Allegations that visitors to London Zoo's "Zoo Lates" stripped off and attempted to enter the penguin pool as well as pouring beer over a tiger have provoked an understandable uproar in recent weeks. The City of Westminster is reportedly now investigating these and other incidents, including one in which visitors were said to be getting "touchy feely" with the baby penguins and another in which a man apparently asked a staff member, "Which penguin can I fight?" But while such idiocy has prompted calls for any perpetrators to be thrown to the lions, the real culprits would be the zoo managers, if they have put profits before the needs of the animals.
Many of the animals on display at London Zoo have evolved highly sensitive hearing and a well-developed sense of smell to alert them to danger and to changes in their environment. The noise levels from the Zoo Lates crowds could be much louder than anything to which most of these animals have ever been exposed. Add to that the increase in smells from the crowds and the alcohol consumption as well as the visual impact of the increase in visitors, and the animals' stress level could be greatly elevated – but for these captive animals, there is no escape.
The profound levels of stress, anxiety and agitation that wild animals experience in captivity mean attacks on people occur with staggering regularity. In the last month, a 16-month-old girl was scratched by a lion in a circus in France, a zookeeper was bitten by a tiger in Australia, a woman in the US lost a finger to a lion in a zoo and a boy had his hand ripped off by a tiger in a zoo in Brazil. All these attacks were preventable and utterly predictable. Captive animals are not permitted to engage in normal behaviour, such as running, jumping or hunting. Every facet of their lives is controlled, including when and what they eat, when they sleep and with whom they mate, so is it any wonder that they lash out in frustration? Patrons of what London Zoo actively promotes as "a wild night out" are there to party. Rowdy, drunk humans and captive wild animals make for an even more dangerous combination for all concerned.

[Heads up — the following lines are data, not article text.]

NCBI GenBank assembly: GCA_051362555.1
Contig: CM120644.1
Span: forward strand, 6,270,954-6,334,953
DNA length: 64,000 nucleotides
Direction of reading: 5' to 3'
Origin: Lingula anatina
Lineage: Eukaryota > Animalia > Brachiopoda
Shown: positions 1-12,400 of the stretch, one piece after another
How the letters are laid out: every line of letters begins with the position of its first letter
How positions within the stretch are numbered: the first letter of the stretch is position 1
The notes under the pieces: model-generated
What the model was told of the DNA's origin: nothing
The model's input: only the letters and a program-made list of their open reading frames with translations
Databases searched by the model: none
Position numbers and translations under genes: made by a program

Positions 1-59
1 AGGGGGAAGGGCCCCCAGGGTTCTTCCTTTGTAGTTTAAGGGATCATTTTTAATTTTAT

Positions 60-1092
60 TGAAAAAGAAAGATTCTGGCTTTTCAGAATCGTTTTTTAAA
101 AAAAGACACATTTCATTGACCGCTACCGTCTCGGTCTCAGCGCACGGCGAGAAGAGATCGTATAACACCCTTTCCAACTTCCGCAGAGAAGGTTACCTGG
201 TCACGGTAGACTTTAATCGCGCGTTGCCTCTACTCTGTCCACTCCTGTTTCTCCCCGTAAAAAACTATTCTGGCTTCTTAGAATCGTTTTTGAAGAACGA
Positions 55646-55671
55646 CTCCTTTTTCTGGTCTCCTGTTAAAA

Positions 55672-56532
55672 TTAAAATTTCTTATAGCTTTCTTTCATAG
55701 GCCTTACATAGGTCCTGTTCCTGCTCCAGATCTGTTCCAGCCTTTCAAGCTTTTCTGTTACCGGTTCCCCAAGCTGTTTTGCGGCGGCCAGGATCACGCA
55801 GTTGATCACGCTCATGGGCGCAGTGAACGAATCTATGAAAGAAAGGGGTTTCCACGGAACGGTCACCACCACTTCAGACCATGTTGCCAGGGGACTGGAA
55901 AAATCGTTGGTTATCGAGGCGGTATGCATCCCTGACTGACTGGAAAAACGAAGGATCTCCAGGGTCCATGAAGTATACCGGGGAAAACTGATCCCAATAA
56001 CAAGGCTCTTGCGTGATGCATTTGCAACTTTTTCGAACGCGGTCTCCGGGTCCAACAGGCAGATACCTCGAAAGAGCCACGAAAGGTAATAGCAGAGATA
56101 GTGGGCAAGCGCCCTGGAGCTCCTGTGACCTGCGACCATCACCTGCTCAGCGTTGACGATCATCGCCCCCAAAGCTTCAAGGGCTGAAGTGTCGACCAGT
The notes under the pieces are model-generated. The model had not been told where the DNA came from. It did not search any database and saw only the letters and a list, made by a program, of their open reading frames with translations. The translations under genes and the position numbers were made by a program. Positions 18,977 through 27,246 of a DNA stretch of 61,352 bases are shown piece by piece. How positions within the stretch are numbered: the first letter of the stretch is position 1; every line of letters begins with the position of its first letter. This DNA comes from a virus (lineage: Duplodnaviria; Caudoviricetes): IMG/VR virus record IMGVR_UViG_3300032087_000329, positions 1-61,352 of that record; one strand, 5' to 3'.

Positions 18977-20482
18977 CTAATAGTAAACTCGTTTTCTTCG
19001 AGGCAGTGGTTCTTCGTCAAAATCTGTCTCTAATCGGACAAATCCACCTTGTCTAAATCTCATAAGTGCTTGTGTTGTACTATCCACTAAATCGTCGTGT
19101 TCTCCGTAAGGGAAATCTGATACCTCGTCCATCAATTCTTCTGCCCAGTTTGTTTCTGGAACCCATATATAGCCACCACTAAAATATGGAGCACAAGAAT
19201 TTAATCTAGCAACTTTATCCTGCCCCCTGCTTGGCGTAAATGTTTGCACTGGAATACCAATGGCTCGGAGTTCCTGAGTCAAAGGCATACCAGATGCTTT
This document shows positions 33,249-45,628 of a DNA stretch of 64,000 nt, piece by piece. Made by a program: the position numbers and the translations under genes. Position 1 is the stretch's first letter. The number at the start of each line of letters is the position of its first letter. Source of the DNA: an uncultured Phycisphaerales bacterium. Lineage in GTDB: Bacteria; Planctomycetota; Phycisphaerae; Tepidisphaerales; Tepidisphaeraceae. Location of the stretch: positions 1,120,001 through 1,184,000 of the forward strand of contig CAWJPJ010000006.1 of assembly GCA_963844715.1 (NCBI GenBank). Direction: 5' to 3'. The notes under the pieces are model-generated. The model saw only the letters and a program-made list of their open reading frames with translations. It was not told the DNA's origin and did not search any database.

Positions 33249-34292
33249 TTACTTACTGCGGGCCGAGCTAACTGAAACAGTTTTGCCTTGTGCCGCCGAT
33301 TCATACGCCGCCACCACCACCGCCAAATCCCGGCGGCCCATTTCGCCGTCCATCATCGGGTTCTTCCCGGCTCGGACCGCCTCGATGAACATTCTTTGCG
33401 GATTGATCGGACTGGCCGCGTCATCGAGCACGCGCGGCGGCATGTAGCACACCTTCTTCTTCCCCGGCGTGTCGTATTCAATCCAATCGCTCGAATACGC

With tickets costing up to £35, the zoo claims that Zoo Lates bring in important revenue, generating £800,000 a year to fund its "conservation" work. The zoo has also stated that animal welfare is of "paramount importance" and only three people were removed from the sessions during 2013 and 2014. But if the zoo were truly concerned about protecting animals, surely any event which posed even the slightest risk to the animals would be cancelled immediately?
Zoos put the "con" in conservation. Why else would they be raising money to keep animals incarcerated as living exhibits instead of asking the public to donate to schemes that would protect them in their native habitats? When, in 2007, London Zoo spent £5.3m on a new gorilla enclosure, Ian Redmond, the chief consultant to the UN Great Apes Survival Partnership, said, "£5m pounds for three gorillas when national parks are seeing that number killed every day for want of some Land Rovers, trained men and anti-poaching patrols. It must be very frustrating for the warden of a national park to see."
It's bad enough that the London Zoo's permanent residents have no way of escaping their day-to-day confinement, but to promote events which might pose a threat to them defies belief. Everyone who genuinely cares about tigers and all the other individuals held captive inside zoos should recognise these institutions for what they are: profitable prisons.
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